This is a really cool chart that appeared in Bloomberg Businessweek (Dec. 10-16, 2012). It shows the share of new game releases for the different game platforms (PC, XBox, Playstation, iPad and their various sequels) for every year between 1975-2012. The chart is complex but closer examination reveals a few fascinating facts.

It is important to realize that the number of new releases per year has massively grown over the years. In 1975 there were only 24 video games on a single available platform, Arcade. By 1987, just 12 years later, this number grew to 1,225 new games/year. Not surprising given the explosion of new platforms (see the blue, yellow and purple 'hills' on the left side of the figure). What is surprising though is that the number of new releases doesn't really change till 2007, that is, for 20 years! In this period, the industry is dominated by two developments. First, platform consolidation. By 1998, 60-65% of games are developed for Microsoft's Windows and DOS platforms and for the newly emerging Playstation. Even in the mid-2000's Microsoft and Sony platforms own  70% of the new releases. Second, in this 20-year period, games become much more sophisticated, with the average development budget increasing from less than $0.1 million to $18 million.

Today, we are experiencing another revolution. It is largely due to the Internet and the associated explosion of a whole new generation of mobile hardware platforms (iPhone, iPad, etc.). In 2011, more than 730 games were released on the iPhone alone, which is only responsible for 15-18% of new releases. This means that the total number of releases in 2012 is around 4,000 games, four times more than the historical peak in the last 20 years! In other words, the Internet almost quadrupled the number of new games and we are just at the beginning of the life cycle of mobile devices.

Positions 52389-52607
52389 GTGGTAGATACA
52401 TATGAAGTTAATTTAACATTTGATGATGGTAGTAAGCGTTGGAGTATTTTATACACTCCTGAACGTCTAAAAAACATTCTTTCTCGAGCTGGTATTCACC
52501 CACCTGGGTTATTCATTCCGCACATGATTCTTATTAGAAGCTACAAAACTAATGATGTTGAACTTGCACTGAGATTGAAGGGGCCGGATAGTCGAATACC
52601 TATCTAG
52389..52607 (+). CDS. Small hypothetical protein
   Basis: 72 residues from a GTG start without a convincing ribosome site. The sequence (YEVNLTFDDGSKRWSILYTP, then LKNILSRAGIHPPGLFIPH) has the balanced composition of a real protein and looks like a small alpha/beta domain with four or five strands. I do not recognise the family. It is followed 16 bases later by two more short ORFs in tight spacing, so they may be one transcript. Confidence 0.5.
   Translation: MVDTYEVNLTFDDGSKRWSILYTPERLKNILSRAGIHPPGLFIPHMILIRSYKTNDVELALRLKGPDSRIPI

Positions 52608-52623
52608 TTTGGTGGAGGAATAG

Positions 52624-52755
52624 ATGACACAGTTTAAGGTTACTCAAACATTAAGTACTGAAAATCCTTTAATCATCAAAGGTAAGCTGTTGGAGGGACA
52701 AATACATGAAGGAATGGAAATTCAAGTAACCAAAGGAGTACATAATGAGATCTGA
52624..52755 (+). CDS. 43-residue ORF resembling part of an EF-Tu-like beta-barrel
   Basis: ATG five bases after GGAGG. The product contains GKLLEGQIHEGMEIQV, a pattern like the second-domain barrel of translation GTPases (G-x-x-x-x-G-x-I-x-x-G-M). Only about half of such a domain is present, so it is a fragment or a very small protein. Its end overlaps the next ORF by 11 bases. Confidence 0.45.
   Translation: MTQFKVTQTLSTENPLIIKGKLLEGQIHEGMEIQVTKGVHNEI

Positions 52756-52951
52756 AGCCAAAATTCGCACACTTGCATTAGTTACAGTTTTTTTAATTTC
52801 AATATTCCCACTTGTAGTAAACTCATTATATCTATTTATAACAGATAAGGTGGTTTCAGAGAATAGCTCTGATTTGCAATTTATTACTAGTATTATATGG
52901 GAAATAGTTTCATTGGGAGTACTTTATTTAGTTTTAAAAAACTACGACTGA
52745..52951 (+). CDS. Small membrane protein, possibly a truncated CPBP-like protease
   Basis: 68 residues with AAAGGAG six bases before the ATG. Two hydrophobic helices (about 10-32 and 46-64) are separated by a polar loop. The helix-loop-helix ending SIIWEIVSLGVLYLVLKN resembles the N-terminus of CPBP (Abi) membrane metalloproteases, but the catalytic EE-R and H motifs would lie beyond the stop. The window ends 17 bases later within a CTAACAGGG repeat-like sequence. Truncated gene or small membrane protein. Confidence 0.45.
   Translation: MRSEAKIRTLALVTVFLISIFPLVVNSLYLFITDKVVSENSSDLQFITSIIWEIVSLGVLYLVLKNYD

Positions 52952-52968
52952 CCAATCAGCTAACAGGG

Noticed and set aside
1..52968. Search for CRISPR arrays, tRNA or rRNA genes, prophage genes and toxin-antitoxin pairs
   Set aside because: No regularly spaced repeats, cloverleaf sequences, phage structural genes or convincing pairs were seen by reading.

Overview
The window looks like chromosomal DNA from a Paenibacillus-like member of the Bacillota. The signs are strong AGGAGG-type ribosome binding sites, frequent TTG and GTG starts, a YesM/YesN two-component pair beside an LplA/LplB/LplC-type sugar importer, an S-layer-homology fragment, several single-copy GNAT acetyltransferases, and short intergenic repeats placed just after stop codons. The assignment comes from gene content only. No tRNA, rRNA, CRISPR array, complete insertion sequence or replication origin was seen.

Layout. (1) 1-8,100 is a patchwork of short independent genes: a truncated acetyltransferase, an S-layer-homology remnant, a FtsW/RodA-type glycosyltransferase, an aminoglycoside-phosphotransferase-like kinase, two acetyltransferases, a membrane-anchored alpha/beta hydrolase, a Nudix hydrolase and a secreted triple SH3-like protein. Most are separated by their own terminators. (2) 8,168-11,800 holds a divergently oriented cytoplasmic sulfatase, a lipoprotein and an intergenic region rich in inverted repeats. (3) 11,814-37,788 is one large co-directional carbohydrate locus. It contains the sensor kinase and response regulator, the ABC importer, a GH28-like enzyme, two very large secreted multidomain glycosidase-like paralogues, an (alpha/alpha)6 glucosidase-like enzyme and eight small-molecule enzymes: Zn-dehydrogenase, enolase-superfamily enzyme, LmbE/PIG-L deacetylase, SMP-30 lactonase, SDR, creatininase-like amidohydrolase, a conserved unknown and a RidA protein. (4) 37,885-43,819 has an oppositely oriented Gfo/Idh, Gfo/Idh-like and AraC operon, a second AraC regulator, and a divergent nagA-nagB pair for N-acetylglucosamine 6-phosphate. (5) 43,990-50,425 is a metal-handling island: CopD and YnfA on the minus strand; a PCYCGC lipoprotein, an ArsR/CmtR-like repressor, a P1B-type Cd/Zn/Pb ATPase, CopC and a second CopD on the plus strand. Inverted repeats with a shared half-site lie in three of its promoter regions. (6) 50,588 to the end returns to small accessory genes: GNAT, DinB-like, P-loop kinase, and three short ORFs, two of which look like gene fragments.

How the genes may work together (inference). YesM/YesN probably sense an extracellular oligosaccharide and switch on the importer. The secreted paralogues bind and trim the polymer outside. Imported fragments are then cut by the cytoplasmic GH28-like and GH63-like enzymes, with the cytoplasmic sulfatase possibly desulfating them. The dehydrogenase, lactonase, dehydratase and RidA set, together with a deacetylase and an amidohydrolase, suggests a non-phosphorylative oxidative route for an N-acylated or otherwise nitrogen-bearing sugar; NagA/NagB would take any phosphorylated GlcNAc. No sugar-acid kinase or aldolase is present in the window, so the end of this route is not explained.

Finally, it is interesting to see who the winners and losers are among the platforms. Playstation, the inventor of high-end games in the 90's has lost most of its share. Wii, who emerged as a revolution in the mid-2,000s is not doing well. Apple, who dominates the new mobile platforms is a big winner of course. But as is Microsoft, whose Windows platform is still strong (not surprising, given the huge installed base) and who still owns the successful XBox platform.

The interesting questions are (i) how far will the growth go? (ii) who will capture it? (iii) in particular, will the (by now) dominant Android mobile platform be able to get a large share of the gaming apps in the near future? Stay tuned!

Tuesday, 8 January 2013

Evolution of newspaper business

A really cool video on the evolution of the newspaper business in the US can be seen here. A snapshot is posted below. It basically shows that only the newspapers who convinced viewers to pay for digital content have done well, The Wall Street Journal and The New York Times. In fact, they have increased their viewership and the NYT has now more online users than traditional ones. It is not clear that profits increased though as online advertising rates are typically lower. In any case, the video is very revealing.

Friday, 4 January 2013

Happy New Year for Google

Today's Financial Times reports (on its first page) that Google's core search engine is cleared by US regulators from antitrust charges. This is good news for the search engine, which is still not entirely out of trouble on antitrust issues as it faces similar probes this month in the European court. Nevertheless, this is an important step forward and even more so in light of the reason provided for the decision: "Google's search practices don't harm consumers". Google does have a formidable technology that represents strong barriers to entry for competitors. However, as long as this technological advantage is exploited to improve the customer experience there is no reason to stop the industry leader. Let's hope Europe will also lean on the argument of meritocracy...